Obit of the Day: The 1st Black Woman to Win Gold at the Olympics
Alice Coachman stood alone atop the podium at the 1948 London Olympics. The 24-year-old form Albany, Georgia had won the women’s high jump, clearing 5’ 6 1/8” (1.68 m) on the bar, a new Olympic record. This made her the only woman on the U.S. track and field team to medal, and more importantly, the first black woman to win gold in Olympic history.
Ms. Coachman* was the greatest high jumper of her time but 1948 was her only Olympic appearance because of the cancellation of the previous two games due to World War II. Ms. Coachman won ten straight AAU high jump titles (1939-1948) - the first when she was only 15. She also won five straight AAU 50 meter outdoor sprints from 1943 to 1947 and was a national champion in the 100 meter sprint and 4 x 100m relay.
Growing up in rural Georgia, Ms. Coachman was always attracted to athletic pursuits, something her father disliked intensely. She told of receiving beatings when he caught her running and jumping like a boy around town. But she continued to train and found support from her fifth grade teacher, Cora Bailey and her aunt, Carrie Spry. She eventually enrolled at Tuskegee University where she became a national track and field star.
Following the Olympics, Ms. Coachman was appropriately lauded as a champion. She joined other Olympians meeting President Truman at the White House, and legendary musician Count Basie threw her a party. Her hometown of Albany held a ceremony and parade for her. But as a black woman in the South she couldn’t escape the segregation that permeated the culture: the mayor of Albany would not shake her hand and she was not allowed to enter or exit through the front door of the auditorium.
She earned a teaching degree from Albany State College, where she transferred after the Olympic games. Ms. Coachman taught elementary and high school students while continuing to encourage young men and women to pursue athletics. She founded the Alice Coachman Track and Field Foundation which provides financial assistance to young Olympic hopefuls as well as Olympic veterans.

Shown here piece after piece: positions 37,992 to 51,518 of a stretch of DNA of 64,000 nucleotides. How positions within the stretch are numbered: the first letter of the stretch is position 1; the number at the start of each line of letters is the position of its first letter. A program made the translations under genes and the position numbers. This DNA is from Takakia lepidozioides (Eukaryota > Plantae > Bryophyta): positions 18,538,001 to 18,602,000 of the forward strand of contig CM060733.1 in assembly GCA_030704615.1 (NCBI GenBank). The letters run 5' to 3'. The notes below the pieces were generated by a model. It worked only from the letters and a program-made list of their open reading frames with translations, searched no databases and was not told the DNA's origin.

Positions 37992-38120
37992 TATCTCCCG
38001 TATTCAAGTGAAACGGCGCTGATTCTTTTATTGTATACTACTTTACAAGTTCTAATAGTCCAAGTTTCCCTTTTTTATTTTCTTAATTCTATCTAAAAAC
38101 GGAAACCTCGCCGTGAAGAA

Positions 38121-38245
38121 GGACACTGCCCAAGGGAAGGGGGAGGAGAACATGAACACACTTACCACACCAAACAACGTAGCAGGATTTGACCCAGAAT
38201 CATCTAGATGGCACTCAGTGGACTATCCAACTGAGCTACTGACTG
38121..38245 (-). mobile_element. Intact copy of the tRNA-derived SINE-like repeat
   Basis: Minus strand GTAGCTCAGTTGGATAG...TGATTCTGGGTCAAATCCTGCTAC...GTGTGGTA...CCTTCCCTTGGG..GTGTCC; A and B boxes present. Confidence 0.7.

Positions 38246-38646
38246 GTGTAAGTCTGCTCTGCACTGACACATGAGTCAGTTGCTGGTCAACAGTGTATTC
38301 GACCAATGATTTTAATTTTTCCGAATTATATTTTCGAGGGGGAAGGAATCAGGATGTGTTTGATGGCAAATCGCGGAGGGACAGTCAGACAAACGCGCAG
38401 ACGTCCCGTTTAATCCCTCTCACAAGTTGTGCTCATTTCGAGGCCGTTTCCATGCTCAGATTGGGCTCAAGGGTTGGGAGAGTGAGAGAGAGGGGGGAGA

In 1952, Ms. Coachman was offered an endorsement deal from Coca-Cola. When she accepted she became the first black woman paid to advertise a national product.
Ms. Coachman is still honored annually with the Alice Coachman Track Invitational held at Albany State, established in 1992. She is a member of nine halls of fame including the USA Track and Field Hall of Fame (1975) and the U.S. Olympic Hall of Fame (2004). Her hometown also named an elementary school in her honor.
Alice Coachman, who was the subject of a 2012 children’s book titled Touch the Sky, died on July 14, 2014 at the age of 90.
* Ms. Coachman married twice, both times to men with the surname Daivs, but in all articles she was referred to by her maiden name, so I have chosen to do the same.
Sources: NY Times, Albany (GA) Herald, WALB-TV, National Women’s History Month
(Image of the 1948 Olympics high jump medal ceremony with Alice Coachman winning gold, Dorothy Tyler of Great Britain taking silver, and Micheline Ostermeyer earning bronze. It is courtesy of www.filmsnotdead.com)’
Other 1948 Olympians featured on Obit of the Day:
Ann Curtis - U.S. swimmer who won two gold medals at the games
Moose Thompson - Gold medal-winning shot putter
Walter Walsh - Member of the U.S. pistol team, also the oldest living Marine and FBI agent
and one pioneer…
Halet Cambel - The 1st Muslim woman to compete at the Olympics (1936)